Mr. Gadget

Andy Meisler is a freelance writer in Los Angeles.

The setup: You’re an average affluent American enjoying the fruits of your labor. One day--on account of flood, fire, civil disturbance, power grid overload, whatever--the electricity is cut off to your house. All your lights fail, and every one of your major appliances reverts to inanimate metal or plastic. Similarly disabled are your Ultreo Ultrasound Toothbrush, Tourmaline Ionic Hair Dryer, Sound Soother 20 clock radio, Ultimate Human Touch Robotic Massage Chair, Bright as Day Power-Port Desk Lamp, Pyramat Wireless Gaming PC Gaming Chair 2.1, iTower Omega Stereo Speaker System With Universal Dock for iPod, Shake ‘N Take Personal Smoothie Maker and Ionic Breeze QUADRA Silent Air Purifier with Ionic Breeze Silent Electronic Propulsion.

The pitch: Why not be ready for anything with your own 3,000-watt generator?

Not your run-of-the-mill gasoline-powered unit--the type that spews fumes, makes a godawful racket and has to sit in the yard, announcing its noisy, polluting presence to your teeth-gnashing neighbors--but a silent, portable, emission-free hydrogen-fuel-cell-powered power plant that sits serenely in your living room, pumping out 10 hours of squeaky-clean power per cell and making your home an inexplicable island of brightness in your otherwise darkness-cloaked neighborhood! And how about giving Mom, who lives in hurricane-prone Florida, her own unit as a holiday gift? And another one for Uncle Dan, whose power was out for four days during last summer’s SoCal power crisis?


“And wouldn’t it be neat,” says Richard J. Thalheimer, leaning forward in his booth at the Spitfire Grill at Santa Monica Airport, “to have the world’s first hydrogen-powered-fuel-cell-no-emissions-generating generator?” He adds happily that he’s made contact with its inventor, begun a relationship, and if he can persuade the guy to get the retail price down to $1,000--about the same as a gas-powered generator--he might be the first to sell one.

If Thalheimer’s name doesn’t ring a bell, you might recognize his unlined face, crown of thinning curly hair and bright, white, wide-mouthed smile. He’s the guy in the countless catalogs and late-night infomercials. That’s because he’s the founder and longtime chief executive of Sharper Image, the nationwide purveyor of upscale gadgetry that’s had a profound effect on America’s annual frenzy of discretionary gift-giving.

He’s flown his single-engine Cessna 182, equipped with enough electronic navigation and communication equipment for a Boeing 737, from Marin County to discuss his future plans. Before settling in on this beautiful Saturday in October, Thalheimer (pronounced Tall-heimer) has changed his seat to maximize the feng shui and announced to his lunch companion that this very day is his 591/2 birthday. But surprise: His plans don’t include Sharper Image, from which he was abruptly ejected late last year--in an episode that has semitragic and semicomic aspects--by a cabal of deep-pocketed “activist” shareholders. The mighty wrath of Consumer Reports magazine also figured strongly in his downfall.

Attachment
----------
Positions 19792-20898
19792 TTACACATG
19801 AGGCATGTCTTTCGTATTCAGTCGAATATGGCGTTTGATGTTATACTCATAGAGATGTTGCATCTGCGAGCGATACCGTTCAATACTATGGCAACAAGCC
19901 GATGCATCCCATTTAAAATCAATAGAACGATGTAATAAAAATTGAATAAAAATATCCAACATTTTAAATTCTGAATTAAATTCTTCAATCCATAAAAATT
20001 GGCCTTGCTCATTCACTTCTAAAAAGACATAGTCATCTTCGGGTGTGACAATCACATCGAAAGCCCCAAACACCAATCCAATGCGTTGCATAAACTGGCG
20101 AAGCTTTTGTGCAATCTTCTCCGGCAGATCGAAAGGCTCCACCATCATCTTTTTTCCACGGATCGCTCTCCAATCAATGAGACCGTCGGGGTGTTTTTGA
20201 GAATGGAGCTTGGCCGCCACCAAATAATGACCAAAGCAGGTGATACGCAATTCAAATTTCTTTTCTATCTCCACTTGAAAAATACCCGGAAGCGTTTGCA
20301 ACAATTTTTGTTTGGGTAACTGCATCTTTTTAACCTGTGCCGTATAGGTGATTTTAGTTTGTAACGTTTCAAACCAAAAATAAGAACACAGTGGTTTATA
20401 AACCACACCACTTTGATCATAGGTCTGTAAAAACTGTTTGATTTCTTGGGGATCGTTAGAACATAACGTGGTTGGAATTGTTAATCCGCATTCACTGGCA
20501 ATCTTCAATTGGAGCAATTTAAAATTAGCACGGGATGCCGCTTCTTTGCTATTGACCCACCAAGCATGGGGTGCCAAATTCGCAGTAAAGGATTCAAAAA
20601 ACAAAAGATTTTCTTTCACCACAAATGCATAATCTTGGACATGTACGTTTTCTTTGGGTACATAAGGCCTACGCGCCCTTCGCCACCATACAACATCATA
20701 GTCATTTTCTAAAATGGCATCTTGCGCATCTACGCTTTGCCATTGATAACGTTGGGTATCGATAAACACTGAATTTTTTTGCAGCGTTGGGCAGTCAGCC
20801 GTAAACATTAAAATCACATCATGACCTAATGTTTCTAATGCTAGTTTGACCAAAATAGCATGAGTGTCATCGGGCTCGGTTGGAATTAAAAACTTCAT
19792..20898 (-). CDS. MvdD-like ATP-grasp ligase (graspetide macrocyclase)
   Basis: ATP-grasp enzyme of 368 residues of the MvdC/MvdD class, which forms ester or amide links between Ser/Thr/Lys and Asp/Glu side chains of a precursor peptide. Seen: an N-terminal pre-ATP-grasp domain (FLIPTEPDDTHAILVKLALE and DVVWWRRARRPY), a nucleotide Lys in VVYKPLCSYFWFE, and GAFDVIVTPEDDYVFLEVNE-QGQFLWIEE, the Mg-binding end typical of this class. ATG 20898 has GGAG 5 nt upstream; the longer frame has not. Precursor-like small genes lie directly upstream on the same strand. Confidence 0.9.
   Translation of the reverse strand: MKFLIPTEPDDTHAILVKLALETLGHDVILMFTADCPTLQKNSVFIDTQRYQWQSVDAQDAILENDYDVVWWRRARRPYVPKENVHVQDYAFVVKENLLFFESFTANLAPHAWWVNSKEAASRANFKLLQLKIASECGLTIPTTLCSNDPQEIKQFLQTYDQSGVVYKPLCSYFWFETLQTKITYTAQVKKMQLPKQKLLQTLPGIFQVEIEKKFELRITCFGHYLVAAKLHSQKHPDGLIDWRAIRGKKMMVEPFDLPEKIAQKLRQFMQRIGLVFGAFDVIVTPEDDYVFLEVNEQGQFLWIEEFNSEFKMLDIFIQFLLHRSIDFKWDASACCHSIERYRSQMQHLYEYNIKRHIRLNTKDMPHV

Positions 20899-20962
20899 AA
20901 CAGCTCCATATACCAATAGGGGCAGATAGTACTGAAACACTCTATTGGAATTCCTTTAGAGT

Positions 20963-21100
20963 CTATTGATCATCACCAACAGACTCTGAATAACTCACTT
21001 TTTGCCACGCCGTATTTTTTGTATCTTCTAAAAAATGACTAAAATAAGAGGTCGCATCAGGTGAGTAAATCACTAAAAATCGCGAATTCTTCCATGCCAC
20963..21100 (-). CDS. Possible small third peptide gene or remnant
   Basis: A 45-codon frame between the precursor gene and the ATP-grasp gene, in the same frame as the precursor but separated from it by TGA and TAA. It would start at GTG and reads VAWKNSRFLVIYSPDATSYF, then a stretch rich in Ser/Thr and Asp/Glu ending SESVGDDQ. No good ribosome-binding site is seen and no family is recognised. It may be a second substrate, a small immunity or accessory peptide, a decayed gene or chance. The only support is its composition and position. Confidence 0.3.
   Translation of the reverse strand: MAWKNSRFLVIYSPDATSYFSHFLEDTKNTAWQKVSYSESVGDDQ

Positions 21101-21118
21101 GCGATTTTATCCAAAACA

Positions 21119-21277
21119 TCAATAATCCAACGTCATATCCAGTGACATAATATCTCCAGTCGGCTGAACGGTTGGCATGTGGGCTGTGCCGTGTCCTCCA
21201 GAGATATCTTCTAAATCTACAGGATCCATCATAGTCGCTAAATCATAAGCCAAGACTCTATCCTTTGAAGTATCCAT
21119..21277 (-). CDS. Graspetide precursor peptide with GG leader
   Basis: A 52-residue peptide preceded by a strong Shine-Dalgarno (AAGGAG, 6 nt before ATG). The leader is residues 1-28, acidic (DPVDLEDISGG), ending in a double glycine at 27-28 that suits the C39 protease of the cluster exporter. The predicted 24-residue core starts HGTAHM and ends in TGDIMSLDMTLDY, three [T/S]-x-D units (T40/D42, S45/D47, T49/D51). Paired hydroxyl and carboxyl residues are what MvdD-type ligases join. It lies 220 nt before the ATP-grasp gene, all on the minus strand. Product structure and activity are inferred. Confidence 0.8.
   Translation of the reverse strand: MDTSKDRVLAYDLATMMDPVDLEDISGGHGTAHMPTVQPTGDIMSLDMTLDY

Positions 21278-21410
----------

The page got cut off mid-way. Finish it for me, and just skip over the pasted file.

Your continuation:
Instead he’s currently preoccupied with www.richard, a tiny retail website--three full-time employees, including himself--that he launched in the preceding months. He figures he’ll sell “a few” Sharper-esque products this fiscal year and be back in the game a year from now.

It’s a shocking change from Thalheimer’s previous pre-holiday seasons. At its height, Sharper Image had almost 200 retail outlets, more than 4,000 employees and about $760 million in yearly sales. But as Thalheimer traces a Cobb salad-length history of his old company, it comes across less as a well-oiled retail machine and more as a publicly traded crapshoot in which fourth-quarter sales of Thalheimer-approved blockbuster products were crucial. Holiday sales accounted for 40% of Sharper’s income; the other three quarters inevitably were unprofitable.

These special products, Thalheimer says, were ones that he either developed in-house or had an exclusive license to sell. “We created a Broadway musical,” says Thalheimer. “[We] had all the dancers in the chorus filled in, but we were missing the star and the main plot.”

These superstars, accompanied by their own promotional plot points, had names: Turbo-Groomer, the Razor and, most portentously--as you’ll see later--the Ionic Breeze. As those items went, so went Sharper Image. Thus this ultimate holiday eye-opener: After the company jettisoned Thalheimer, its financials fell faster than a pair of dead Duracells rattling down a garbage chute. Thalheimer is either gracious or clever enough not to mention this when asked how he’s holding up these days.

“I’m going through a very happy phase of my life since I left the Sharper Image last November,” he says, smiling brightly. “Because I see so many good things about the opportunities I’ve been given. And I’m not worried about the destination. I wasn’t worried about it at Sharper Image. I was just worried about the process. Of working with people, and finding products I like, and treating people well. I actually get a kick out of that.”

So sincere-sounding is Thalheimer--or maybe he’s even a better salesman than advertised--that when those words come out of his mouth his listener nods, well, covetously.

Almost everything unique and irresistible about Sharper Image’s inventory was summed up recently by Joan Storms, a longtime retail industry analyst now at Wedbush Morgan Securities in downtown L.A.: “It’s the most discretionary store in the mall.”

That’s Street-speak for the fact that at first and even second blush nobody needs to buy anything sold at Sharper Image. Society would proceed normally if all the ultrasonic eyeglass cleaners and remote-controlled model helicopters in America vanished at one stroke.